• behalf of IPPNW. Their actions are a case study that the scientific community can directly influence political changes and challenge the nation state. (Castillo 1990) The Bomb; science’s second challenge to the nation state’s power Science gave us the bomb, the bomb disrupted political balance; and by extension; threatened the nation state, which had developed on the pre atomic paradigm. Following this simple logic I would state that the scientific commonwealth threatened the nation state. It had created a monster which although was beyond science’s control, could not have come about without science. Furthermore I argue that nuclear weapons caused increased fear in both governments and civilians. Decision making was influenced by politicians trying to appease a population and a political system driven by fear of nuclear annihilation. In the 20th century this fear of nuclear war affected policy. In the 21st century the source of this emotion has now shifted further to nuclear terrorism, although war has never gone away. This is the core of my argument. Science gave us the bomb. The bomb gave us the fear. In the Cold War, military treaties such as NATO and Warsaw pact saw nation states once again banding together for mutual protection. Like previous world wars this was driven by an ‘us and them’ perspective and an all pervasive fear mentality. Division into ‘camps’ is the symptom of an underlying large cultural/political difference. In the Cold War Communism and capitalism became more than differing political systems, but also polarising ideological divisions, drawing a line across the world. With the Axis destroyed, Communism was perceived as the primo threat to Western way of life. Communism opposed free trade and suppressed freedom of expression. It was a fast growing weed, to be uprooted wherever found! “The problem in defense is how far you can go without destroying from within what you are trying to defend from without.” Dwight D. Eisenhower Nuclear weapons were an integral part of this divide. They greatly increased perceived distance by becoming a metaphorical wedge, exacerbating a level of mistrust and fear and pushing the opposing ideologies further and further apart. For example, The Cuban Missile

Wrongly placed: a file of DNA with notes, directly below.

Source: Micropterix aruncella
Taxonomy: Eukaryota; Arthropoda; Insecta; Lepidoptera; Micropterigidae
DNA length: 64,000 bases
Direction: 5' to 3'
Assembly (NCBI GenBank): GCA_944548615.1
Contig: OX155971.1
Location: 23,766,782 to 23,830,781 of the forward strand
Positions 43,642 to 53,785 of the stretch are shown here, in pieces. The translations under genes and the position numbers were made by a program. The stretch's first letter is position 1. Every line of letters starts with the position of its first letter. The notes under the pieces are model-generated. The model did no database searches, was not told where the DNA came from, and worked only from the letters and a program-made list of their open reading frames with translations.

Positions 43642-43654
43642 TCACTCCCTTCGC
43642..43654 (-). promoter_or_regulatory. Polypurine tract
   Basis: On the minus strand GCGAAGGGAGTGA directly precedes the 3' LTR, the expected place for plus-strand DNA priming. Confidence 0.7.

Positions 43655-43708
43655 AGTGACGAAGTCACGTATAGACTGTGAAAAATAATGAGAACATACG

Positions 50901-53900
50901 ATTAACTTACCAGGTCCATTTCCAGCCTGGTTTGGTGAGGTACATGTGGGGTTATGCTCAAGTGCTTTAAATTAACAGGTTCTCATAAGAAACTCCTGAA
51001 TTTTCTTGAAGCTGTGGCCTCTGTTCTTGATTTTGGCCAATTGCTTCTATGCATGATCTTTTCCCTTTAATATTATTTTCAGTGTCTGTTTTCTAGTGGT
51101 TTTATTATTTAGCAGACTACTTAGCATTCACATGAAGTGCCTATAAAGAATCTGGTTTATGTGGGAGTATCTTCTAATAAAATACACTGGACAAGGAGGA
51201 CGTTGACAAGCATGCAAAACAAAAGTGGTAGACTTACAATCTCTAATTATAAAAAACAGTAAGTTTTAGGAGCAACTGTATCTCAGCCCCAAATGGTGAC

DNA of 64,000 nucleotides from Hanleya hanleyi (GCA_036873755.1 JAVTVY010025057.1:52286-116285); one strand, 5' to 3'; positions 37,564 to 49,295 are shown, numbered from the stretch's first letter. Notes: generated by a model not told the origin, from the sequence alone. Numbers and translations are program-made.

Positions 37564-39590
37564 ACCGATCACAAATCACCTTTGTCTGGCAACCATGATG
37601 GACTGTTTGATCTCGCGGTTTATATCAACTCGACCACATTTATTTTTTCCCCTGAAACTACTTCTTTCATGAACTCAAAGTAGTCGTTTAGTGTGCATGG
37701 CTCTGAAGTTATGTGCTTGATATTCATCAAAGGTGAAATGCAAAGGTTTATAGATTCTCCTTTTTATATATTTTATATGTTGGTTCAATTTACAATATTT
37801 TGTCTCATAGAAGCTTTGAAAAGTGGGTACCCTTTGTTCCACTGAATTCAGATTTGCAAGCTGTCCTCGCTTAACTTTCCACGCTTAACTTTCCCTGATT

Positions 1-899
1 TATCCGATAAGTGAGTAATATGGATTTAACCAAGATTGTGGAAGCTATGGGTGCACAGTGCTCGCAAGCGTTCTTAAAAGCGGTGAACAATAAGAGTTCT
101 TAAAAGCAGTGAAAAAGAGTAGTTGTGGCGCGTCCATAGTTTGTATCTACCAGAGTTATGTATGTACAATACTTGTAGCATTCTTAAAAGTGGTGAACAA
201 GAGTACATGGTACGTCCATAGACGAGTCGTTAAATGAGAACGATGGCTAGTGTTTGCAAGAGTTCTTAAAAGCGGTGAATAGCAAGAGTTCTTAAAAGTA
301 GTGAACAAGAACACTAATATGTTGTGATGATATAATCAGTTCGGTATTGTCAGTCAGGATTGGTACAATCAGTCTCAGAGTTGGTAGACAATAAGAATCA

• crisis saw a fearful and defensive USA almost instigate a direct attack on the USSR, which would likely triggered global war. Nuclear weapons became a vital part of competing ideologies, and were ingrained into the culture of the times. The threat of annihilation was everpresent, and atomic weapons made that threat tangible. This post atomic world demanded political change. Internal Strife In 1950s America, the country was racked by socio-political purges and what is now termed McCarthyism, which in hindsight seems little more than an out of hand Communist witch-hunt. This period saw paper thin (or nonexistent) evidence of ‘Un-American activities’ destroying careers, reputations and lives. One casualty was the formerly respected physicist Robert Oppenheimer, responsible for organizing the Manhattan project, yet an outspoken critic of the hydrogen bomb. He was publically accused of anti American activities, and stripped of his security clearance during the McCarthy trials. The reason? A ’defect of character.’(Schweber 2008, p.223). This period saw many, many other promising political careers ruined. Indirectly, fear driven by the bomb had created a climate of mass hysteria and subsequent internal political strife within America.